Hundreds of Canadian mayors and city councillors are squeezing sightseeing onto their agendas as they visit Niagara Falls - many of them for the first time.
Officially, the 2,000 delegates at the Federation of Canadian Municipalities conference are here to discuss issues like disaster preparedness and "raising money without raising taxes." But they're not missing the opportunity to take the sights of the World's Most Famous Address.
Jenny Gerbasi, a Winnipeg city councillor, called the view from her hotel "mind-blowing" shortly after checking in.
"The window was right up to the falls. The mist from the falls was coming in through the window," she said, describing her reaction to pulling back the curtain at her Marriott Fallsview room.
It was her first visit to Niagara. When she first learned where this year's event was being hosted, she thought it was "cliché" because everyone has heard about the falls. But when she came face to face with the world-famous attraction, the waterfalls wowed her.
"I had goose bumps."
The five-day FCM
conference hadn't begun Thursday afternoon, but many politicians said they arrived early to take in a slice of Niagara.
FCM president Claude Dauphin, the mayor of Lachine, Que., arrived Wednesday, the day before the conference officially opened. Business is going to keep him close to the Scotiabank Convention Centre
, he said, but his wife Maria Mazzuca whispered "casino," when asked if they had a chance to visit any attractions before the conference kicked off.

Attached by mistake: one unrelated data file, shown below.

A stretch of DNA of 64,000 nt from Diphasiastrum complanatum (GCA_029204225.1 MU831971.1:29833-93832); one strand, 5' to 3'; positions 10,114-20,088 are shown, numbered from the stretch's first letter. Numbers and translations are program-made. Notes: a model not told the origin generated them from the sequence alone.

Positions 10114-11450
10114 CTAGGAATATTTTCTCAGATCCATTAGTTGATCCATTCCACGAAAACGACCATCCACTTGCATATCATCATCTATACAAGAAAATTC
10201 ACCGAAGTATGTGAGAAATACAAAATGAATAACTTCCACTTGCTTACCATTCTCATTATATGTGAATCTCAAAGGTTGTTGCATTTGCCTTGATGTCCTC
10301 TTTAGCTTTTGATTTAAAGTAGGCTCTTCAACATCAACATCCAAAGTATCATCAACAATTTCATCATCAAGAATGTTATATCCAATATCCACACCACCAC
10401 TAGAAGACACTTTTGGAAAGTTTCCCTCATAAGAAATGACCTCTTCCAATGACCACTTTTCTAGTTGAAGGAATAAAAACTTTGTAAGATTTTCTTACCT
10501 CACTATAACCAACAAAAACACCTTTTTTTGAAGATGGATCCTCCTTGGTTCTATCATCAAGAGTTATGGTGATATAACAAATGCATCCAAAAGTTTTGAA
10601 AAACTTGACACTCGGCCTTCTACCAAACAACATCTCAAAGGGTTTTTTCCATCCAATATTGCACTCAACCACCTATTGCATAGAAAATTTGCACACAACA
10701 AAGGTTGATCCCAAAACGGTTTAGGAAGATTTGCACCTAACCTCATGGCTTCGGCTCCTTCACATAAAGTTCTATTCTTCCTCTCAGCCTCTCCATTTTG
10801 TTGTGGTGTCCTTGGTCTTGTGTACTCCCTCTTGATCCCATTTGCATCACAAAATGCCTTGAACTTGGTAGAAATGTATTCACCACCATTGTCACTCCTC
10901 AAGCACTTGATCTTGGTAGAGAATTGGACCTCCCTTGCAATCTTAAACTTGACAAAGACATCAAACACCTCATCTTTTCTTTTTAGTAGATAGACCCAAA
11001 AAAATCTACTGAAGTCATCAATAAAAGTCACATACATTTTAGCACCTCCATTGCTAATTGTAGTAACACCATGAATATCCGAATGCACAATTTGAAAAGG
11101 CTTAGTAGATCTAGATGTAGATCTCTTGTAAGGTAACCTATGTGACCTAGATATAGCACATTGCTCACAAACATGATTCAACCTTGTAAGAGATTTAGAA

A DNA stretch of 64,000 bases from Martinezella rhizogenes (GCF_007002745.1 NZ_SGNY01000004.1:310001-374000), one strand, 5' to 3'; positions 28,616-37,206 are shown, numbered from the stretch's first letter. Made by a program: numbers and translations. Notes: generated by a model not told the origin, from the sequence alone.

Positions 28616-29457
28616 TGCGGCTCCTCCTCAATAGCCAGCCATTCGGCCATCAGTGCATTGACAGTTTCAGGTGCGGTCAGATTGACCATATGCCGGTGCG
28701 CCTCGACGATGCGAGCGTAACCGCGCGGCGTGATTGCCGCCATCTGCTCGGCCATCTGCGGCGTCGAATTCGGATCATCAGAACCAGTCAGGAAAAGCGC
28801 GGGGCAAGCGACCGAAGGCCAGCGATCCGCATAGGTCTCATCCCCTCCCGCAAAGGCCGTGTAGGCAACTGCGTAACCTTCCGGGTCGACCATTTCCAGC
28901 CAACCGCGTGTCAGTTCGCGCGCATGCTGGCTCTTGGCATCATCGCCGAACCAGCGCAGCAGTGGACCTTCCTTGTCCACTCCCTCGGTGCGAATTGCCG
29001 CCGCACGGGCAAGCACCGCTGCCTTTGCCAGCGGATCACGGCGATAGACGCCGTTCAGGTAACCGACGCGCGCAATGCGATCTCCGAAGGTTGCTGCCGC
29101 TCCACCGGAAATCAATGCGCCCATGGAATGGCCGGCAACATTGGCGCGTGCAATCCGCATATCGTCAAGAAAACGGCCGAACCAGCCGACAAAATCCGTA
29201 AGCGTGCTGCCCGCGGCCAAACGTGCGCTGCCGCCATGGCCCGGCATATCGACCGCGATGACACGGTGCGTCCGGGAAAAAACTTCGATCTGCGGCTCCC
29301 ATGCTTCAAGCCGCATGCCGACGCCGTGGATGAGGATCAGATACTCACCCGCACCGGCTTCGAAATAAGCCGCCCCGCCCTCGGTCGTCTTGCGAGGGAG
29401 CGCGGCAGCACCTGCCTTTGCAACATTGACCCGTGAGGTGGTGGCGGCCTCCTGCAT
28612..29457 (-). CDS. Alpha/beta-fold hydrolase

Niagara Falls Mayor Jim Diodati said he loves the opportunity to show off his city to his counterparts from across the country. The mayor says he's using every chance he can get to promote the "buffet of entertainment" it offers, including the region's culture and nearby wineries.
He says the impression municipal leaders have at FCM
will turn into good publicity when they go back to their hometowns. Diodati said he told a group of chief administrative officers, "One time won't be enough. You'll have to come back with your families."
was one of the first big conferences Niagara Falls landed, in 2008, after local officials knew the Scotiabank Convention Centre
was going to be built. The Stanley Avenue facility, which marked its third anniversary in April, gave Niagara Falls the ability to go after FCM
and Canada's other big conferences, which normally rotate among Canada's big cities. For example, in the four years Diodati has been mayor, he has attended FCM
events in Halifax, St. John's and Vancouver. Next year, Edmonton is hosting FCM
Niagara's bigger hotels have meeting and banquet rooms, but before the Scotiabank Convention Centre
opened in 2011, none of the hotels had enough exhibit and meeting space to accommodate an event like FCM
that brings thousands of delegates, exhibitors and volunteers to town.
Every year, the Federation of Canadian Municipalities brings politicians and top-level bureaucrats together to talk about issues they have in common. This year's program includes sessions on how communities can adapt to climate change, how they can work together to improve rail safety, and how to boost trade and foreign investment.
Many delegates are mixing business with pleasure, either by arriving early or by extending their stay once the conference winds down Monday.
"We came last Sunday and we've seen a few things. It's great," said Wayne Nixon, the reeve of Stettler County, Alta., a municipality of 5,000 people southeast of Edmonton.
Nixon said he has visited the Horseshoe Falls every day since he arrived and plans to do it every day he's here. He signed up for a vine-to-wine tour - one of the excursions that has been arranged for FCM
delegates, while his wife Loree said she'll take a tour of Niagara historic sites.
"It's quite different from Western Canada," Nixon said.